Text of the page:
Please welcome and continue to pray
for the newest cursillistas from Trenton 126:

Dean Boturla
Philip Limeri
Juan Mantilla
Edwin Petruzzi
Brian Regan
Jeffrey Schutsky

Monday, January 2, 2012

A HOLY NEW YEAR by Deacon Tony Martucci

Christmas trees are placed by the street for trash, or packed away until next year. Homes once brightly decorated in lights are dark. Gifts have been exchanged; some of the new toys are broken. There are no more Christmas carols on the radio, or in the stores. The high-spirited feelings of joy and peace are fading away. Many of the people who crowded our Church last week are missing today. Christmas is gone for another year. As Peggy Lee once sang: “Is that all there is?” Is that all?

We all have dreams and desires, wants and wishes, but there is nothing in this world that can satisfy us for very long. We get a new bike, the latest PS3, a new car or new house and before very long it becomes just another thing that we own. St. Augustine once said, "Thou hast created us for Thyself, and our heart is not quiet until it rests in Thee."

That is God’s plan for us from all eternity. St. John tells us in his letter, “God is Love.” Love must be shared in order to be Love and God created the universe and particularly human beings to share His love with us. Adam and Eve spoiled that plan when they sinned by choosing evil over good: yet, even as God banished them from Eden, He promised to send a Redeemer to restore them and us to Himself. Throughout history, God has stepped in to renew us. He called Noah and his family, Abraham, Jacob, David and Mary to be part of His plan for the salvation of the human race.

When Christ was born, God Himself became one of us to show us the way to the Father and to share His love with us by His life, death and resurrection. That is the real beauty of Christmas and the reason for us to keep Christmas all through the year.

Nearly thirty years ago I heard a deacon candidate say that he keeps his Christmas tree up all year long- not in his house, but in his heart. You and I can do the same thing. Jesus came to share the Good News of Salvation and to build His church on Peter and the Apostles. He told us, “I came that you might have life, and have it abundantly.” Two thousand years ago, He gave us the wonderful gift of the Church and the Sacraments to share His divine life, sanctifying grace, with us. Many of us have forgotten the great gifts we have in our Catholic faith. I am proud to be Catholic.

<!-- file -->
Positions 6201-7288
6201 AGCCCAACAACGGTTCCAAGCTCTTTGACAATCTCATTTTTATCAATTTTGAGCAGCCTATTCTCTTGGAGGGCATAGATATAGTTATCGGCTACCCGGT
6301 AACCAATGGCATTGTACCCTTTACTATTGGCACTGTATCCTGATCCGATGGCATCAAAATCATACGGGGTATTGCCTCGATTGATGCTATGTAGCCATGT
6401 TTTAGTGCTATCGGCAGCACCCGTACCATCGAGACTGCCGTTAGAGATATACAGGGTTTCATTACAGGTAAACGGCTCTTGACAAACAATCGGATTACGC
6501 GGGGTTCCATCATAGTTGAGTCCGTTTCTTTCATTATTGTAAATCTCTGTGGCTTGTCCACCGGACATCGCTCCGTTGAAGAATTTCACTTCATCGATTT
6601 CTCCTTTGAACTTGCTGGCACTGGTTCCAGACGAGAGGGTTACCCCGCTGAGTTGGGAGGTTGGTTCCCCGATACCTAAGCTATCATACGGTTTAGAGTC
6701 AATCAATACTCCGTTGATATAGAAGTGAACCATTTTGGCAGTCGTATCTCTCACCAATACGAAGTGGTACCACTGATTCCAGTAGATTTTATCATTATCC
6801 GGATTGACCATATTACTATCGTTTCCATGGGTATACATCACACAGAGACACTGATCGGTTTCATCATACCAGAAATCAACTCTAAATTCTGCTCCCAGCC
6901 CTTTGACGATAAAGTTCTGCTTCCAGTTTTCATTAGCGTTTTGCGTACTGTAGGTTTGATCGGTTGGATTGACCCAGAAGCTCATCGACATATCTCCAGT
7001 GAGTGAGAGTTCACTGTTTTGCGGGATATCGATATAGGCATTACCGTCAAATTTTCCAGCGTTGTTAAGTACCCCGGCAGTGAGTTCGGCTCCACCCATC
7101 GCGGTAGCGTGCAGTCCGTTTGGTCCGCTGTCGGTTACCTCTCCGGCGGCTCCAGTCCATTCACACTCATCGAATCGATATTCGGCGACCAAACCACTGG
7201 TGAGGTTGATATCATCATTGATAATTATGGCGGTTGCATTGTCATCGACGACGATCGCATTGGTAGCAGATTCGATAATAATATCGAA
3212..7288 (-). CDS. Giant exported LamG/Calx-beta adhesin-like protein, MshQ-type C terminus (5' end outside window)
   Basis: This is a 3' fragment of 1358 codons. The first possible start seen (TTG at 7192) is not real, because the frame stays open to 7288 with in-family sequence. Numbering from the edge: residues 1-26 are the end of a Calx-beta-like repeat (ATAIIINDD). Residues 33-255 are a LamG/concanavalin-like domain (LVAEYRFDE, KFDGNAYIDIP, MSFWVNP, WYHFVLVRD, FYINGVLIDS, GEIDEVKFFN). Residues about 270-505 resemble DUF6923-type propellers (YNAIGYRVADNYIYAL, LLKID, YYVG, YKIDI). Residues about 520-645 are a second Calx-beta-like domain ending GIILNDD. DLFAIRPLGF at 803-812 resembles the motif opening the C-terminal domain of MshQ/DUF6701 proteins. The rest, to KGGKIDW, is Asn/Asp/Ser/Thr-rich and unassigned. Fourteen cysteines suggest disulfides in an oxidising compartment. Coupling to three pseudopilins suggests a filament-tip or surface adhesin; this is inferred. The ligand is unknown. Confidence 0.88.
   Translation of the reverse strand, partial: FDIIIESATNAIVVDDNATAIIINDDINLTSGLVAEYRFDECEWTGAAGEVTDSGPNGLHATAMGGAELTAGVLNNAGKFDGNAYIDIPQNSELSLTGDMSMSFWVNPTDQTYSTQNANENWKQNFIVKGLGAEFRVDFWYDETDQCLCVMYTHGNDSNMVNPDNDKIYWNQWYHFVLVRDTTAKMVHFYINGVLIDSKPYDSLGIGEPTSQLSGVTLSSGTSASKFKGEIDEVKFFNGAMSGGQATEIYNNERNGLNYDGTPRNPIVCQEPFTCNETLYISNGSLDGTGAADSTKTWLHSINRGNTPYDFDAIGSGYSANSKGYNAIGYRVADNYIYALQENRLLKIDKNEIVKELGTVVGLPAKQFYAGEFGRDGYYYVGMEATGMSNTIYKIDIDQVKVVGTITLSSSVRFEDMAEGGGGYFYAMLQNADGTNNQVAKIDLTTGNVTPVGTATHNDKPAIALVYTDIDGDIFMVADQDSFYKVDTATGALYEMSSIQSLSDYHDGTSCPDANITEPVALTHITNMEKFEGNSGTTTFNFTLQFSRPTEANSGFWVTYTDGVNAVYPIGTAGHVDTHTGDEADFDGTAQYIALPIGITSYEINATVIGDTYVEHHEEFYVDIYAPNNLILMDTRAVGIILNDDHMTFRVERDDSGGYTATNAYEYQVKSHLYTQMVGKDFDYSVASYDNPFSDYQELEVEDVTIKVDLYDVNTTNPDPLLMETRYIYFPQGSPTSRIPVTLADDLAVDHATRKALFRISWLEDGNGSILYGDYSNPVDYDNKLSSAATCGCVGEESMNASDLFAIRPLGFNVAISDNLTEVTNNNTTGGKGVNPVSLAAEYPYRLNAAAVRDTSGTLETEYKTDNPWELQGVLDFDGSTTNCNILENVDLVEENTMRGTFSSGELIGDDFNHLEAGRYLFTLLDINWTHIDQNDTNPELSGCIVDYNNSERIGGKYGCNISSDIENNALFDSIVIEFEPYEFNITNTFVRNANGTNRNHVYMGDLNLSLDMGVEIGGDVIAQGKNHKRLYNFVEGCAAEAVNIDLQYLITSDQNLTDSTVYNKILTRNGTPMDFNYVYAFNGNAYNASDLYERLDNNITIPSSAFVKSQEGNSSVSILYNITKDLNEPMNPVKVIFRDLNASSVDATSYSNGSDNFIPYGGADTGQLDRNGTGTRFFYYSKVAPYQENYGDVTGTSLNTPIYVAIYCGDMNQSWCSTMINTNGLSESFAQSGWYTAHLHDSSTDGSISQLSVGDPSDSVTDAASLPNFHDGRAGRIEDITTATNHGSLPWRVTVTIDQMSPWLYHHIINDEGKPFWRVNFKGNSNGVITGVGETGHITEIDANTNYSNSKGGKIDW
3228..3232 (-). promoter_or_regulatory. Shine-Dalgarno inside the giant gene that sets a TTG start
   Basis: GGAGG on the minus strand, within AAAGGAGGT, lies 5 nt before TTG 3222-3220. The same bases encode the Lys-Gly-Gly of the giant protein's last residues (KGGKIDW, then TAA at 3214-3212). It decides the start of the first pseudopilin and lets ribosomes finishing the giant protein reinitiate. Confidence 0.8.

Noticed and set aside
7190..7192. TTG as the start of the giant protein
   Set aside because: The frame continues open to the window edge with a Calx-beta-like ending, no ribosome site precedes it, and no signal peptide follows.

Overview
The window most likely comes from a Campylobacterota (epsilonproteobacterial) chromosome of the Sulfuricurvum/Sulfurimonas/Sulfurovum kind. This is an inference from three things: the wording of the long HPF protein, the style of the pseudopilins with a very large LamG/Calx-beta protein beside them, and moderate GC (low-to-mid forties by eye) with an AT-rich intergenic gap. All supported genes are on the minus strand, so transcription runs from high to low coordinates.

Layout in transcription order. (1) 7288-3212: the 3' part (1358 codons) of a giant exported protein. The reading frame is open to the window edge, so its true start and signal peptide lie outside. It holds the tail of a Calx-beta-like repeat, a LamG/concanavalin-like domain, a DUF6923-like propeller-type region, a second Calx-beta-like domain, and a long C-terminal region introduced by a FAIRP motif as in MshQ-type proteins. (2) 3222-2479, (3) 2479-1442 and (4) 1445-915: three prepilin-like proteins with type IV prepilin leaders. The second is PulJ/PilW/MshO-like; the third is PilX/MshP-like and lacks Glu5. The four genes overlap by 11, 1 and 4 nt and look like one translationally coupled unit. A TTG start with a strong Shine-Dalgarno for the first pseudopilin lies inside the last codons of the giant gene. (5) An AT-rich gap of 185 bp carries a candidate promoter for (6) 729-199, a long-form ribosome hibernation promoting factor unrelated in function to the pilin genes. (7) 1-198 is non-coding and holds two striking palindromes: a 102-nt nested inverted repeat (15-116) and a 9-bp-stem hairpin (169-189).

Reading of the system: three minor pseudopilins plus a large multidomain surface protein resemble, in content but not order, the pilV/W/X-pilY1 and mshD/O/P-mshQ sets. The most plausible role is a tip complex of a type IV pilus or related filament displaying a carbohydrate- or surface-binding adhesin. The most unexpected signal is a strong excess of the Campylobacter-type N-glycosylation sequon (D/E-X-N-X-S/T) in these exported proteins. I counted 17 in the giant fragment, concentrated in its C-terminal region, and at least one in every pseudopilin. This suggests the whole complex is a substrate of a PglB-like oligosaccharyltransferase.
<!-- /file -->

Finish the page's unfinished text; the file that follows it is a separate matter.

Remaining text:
When John baptized Him in the Jordan River, Christ cleansed us from sin and made us royal members of God’s family, King’s Kids, if you will. We are heirs to a heavenly kingdom.

As Christ healed people of their illness and infirmity, He often said, “Your sins are forgiven; your faith has saved you; go and sin no more.” He gave the apostles the power to forgive sins, saying, “Whose sins you forgive are forgiven; whose sins you retain, they are retained.” The sacrament of Reconciliation restores us to God’s grace after we have strayed away from Him through sin.

Often in His life, Christ consoled those who lost loved ones, or healed those who were afflicted with illness or disease. He sometimes raised the dead to life. He gave the Church the Sacrament of Anointing of the Sick, once known as Extreme Unction, or Last Rites, to bring healing and grace to those who suffer today. When the priest prays with us and anoints us with holy oil we receive His grace and comfort .

In the Eucharist, Christ gives us Himself- body and blood, soul and divinity. He lives in us as He once lived for nine months in Mary’s body. We become living tabernacles for Him, brining Him wherever we go. His blood and life unites with ours. When we receive, we really should take the time to meditate on the wonderful gift we have just been given. Christ lives in us and wants to have a deeper relationship with Him. He wants to spend time with us. Some people go directly from receiving to the parking lot. Would you leave you host immediately after you’ve had dinner, or would you stay and share some conversation and time together?

On Pentecost Sunday, the Holy Spirit came upon the disciples and filled them with wisdom and courage and the other gifts and fruit of the Spirit. Today He does the same with us when we receive the sacrament of Confirmation. We all have those gifts, but most of us don’t use them because we are unaware that we have them.

God created marriage when He created Eve from the side of Adam, and told them to go forth and multiply. Jesus raised it to the Sacrament when He performed His first miracle at the Marriage feast of Cana. Husband and wife are the ministers of the Sacrament and give themselves to one another every day. The priest or deacon who witnesses the ceremony is the Church’s official witness. Every act of selflessness is an image of the Trinity and gives life to the couple.

All of us who are baptized share in the priesthood of Christ, but there are men who have a special share in that priesthood. They are ordained and receive the Sacrament of Holy orders. They receive grace to serve God’s people through their ministry. There are three levels of Orders- Deacons, Priests and Bishops. Each serves at a different degree. Like married couples, these men share the love of God with those they serve.

the book, Rediscovering Catholicism is a wonderful book that reminds us of the great genius of our Catholic Faith. The author, Matthew Kelly, shows us how to become the best version of ourselves, or as Christ said, “To be perfect, as your Heavenly Father is perfect.” Take the time to read the book and allow the Spirit of Christmas to live in your heart every day.

May you have a happy, healthy and blessed New Year and may the Light of Christ shine through you this year.